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dc.contributor.convenorNoel Frankhamen_AU
dc.contributor.authorWoodrow, Rossen_US
dc.contributor.editorNoel Frankhamen_US
dc.date.accessioned2017-05-03T14:22:38Z
dc.date.available2017-05-03T14:22:38Z
dc.date.issued2003en_US
dc.date.modified2010-08-03T09:04:13Z
dc.identifier.urihttp://hdl.handle.net/10072/32940
dc.description.abstractIn Visual Ephemera (2000), Anita Callaway makes the assertion that our non-indigenous cultural beginnings in the nineteenth century will be found in the often transient popular arts, rather than in a fruitless search for great oil paintings to compete against the European High-Art paradigm. In this paper I will extend the scope of Callaway's study to encompass the field of popular illustration and cartooning. My analysis draws from the graphic production of the most prolific image maker in nineteenth century Australia, Montagu Scott (1835 - 1909). In particular, I make a comparison of his illustrated work of the 1860s with examples produced by him in the 1890s. The theme I will explore is as topical as it ever was - the relationship between Australia and Britain as it is made manifest by Australian attitudes to the British Monarch or her representative in Australia. Since an examination of this relationship is essentially a chronicle of the construction of an Australian identity distinct from Europe, other sub-texts naturally emerge, including the use made by Anglo-Australians of their ideas about, and images of, indigenous Australians. Even though my examples are restricted to a dozen images, I intend these to characterize the richness of the data in popular graphic discourse. By implication this paper also presents a model, if not methodology, for extraction of ideological significance from popular images.en_US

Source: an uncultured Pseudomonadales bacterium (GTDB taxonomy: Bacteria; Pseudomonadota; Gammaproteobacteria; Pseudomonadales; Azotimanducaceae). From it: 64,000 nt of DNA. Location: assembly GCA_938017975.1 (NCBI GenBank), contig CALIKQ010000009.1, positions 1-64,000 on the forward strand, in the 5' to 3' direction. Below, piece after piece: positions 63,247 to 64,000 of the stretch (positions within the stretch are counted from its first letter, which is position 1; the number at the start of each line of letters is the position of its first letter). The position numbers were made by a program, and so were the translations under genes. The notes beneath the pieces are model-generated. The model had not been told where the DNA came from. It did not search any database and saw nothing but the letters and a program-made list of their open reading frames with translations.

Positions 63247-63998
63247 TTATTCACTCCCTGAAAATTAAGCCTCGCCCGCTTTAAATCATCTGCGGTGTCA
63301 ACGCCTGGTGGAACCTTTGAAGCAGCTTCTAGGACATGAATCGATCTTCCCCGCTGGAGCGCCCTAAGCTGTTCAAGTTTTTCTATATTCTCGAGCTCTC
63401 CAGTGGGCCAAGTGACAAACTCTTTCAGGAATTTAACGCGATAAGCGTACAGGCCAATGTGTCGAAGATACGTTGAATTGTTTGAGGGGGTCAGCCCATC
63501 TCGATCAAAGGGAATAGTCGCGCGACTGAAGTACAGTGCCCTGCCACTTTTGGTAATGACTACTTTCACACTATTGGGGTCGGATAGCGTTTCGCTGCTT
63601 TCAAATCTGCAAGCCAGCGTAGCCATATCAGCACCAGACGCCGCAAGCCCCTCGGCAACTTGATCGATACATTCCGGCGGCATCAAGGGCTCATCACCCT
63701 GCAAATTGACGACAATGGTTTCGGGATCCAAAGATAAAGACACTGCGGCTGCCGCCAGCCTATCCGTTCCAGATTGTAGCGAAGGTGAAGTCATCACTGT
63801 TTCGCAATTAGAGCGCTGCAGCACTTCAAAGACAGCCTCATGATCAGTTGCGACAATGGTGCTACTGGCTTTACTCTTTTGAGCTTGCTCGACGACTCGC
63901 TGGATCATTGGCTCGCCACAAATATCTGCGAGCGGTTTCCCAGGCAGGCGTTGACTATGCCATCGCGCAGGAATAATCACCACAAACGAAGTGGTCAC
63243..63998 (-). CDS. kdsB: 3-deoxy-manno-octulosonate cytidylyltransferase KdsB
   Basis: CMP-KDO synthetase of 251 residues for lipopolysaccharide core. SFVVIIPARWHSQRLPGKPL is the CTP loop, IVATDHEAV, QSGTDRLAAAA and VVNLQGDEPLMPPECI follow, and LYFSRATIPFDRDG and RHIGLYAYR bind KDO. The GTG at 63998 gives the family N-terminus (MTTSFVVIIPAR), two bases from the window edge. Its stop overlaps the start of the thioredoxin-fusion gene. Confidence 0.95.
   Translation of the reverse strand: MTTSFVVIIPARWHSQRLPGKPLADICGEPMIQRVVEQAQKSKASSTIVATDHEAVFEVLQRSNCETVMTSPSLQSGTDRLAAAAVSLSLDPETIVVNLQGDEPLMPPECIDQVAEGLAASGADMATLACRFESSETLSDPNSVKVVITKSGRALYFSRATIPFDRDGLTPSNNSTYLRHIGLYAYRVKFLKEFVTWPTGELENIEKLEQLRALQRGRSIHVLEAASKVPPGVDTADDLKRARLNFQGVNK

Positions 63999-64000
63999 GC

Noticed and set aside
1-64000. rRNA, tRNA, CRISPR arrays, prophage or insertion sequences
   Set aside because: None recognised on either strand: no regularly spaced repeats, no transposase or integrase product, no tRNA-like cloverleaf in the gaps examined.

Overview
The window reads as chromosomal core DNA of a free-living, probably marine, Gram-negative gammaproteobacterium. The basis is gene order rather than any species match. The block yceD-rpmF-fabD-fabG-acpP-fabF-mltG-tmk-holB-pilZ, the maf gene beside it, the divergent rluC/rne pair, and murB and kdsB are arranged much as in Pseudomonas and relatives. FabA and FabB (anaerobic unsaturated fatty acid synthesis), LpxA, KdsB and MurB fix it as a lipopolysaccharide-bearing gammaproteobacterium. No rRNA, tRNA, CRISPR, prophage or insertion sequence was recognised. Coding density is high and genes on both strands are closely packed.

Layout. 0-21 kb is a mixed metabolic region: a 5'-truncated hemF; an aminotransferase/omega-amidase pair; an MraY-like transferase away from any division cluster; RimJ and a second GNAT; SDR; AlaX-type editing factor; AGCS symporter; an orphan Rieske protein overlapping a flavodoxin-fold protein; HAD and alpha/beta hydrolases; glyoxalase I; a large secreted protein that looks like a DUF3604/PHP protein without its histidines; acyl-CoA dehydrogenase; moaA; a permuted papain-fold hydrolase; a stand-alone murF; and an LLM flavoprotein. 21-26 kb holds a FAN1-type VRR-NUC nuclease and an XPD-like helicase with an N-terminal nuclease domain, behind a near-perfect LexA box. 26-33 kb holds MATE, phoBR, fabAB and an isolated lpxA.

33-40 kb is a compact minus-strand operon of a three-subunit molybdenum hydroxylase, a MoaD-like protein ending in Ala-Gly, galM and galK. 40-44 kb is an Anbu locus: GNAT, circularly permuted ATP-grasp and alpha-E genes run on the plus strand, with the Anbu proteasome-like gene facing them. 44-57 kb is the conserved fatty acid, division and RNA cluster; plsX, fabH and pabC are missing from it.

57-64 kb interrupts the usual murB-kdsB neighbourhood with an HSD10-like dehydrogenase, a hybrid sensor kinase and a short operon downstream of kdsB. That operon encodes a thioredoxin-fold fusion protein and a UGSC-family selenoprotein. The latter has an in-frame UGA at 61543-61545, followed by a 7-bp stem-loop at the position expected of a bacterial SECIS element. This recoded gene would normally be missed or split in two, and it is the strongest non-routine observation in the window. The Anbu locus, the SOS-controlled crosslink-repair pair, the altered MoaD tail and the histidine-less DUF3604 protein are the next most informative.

dc.description.peerreviewedYesen_US
dc.description.publicationstatusYesen_AU
dc.languageEnglishen_US
dc.language.isoen_AU
dc.publisherAustralian Council of University Art and Design Schoolsen_US
dc.publisher.placeHobart, University of Tasmaniaen_US
dc.publisher.urihttp://www.acuads.com.au/en_AU
dc.relation.ispartofbookorjournalACUADS Survey: Current art and design research and practiceen_AU
dc.relation.ispartofconferencenameACUADS Survey: Current art and design research and practice within Aust tertiary art&design schoolsen_US
dc.relation.ispartofconferencetitleACUADS Survey: Current art and design research and practiceen_US
dc.relation.ispartofdatefrom2003-10-01en_US
dc.relation.ispartofdateto2003-10-04en_US
dc.relation.ispartoflocationUnversity of Tasmaniaen_US
dc.subject.fieldofresearchcode410202en_US
dc.titleQueen Victoria versus "King Billy": Images as Historyen_US
dc.typeConference outputen_US
dc.type.descriptionE1 - Conference Publications (HERDC)en_US
dc.type.codeE - Conference Publicationsen_US
gro.date.issued2003
gro.hasfulltextNo Full Text


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    Contains papers delivered by Griffith authors at national and international conferences.

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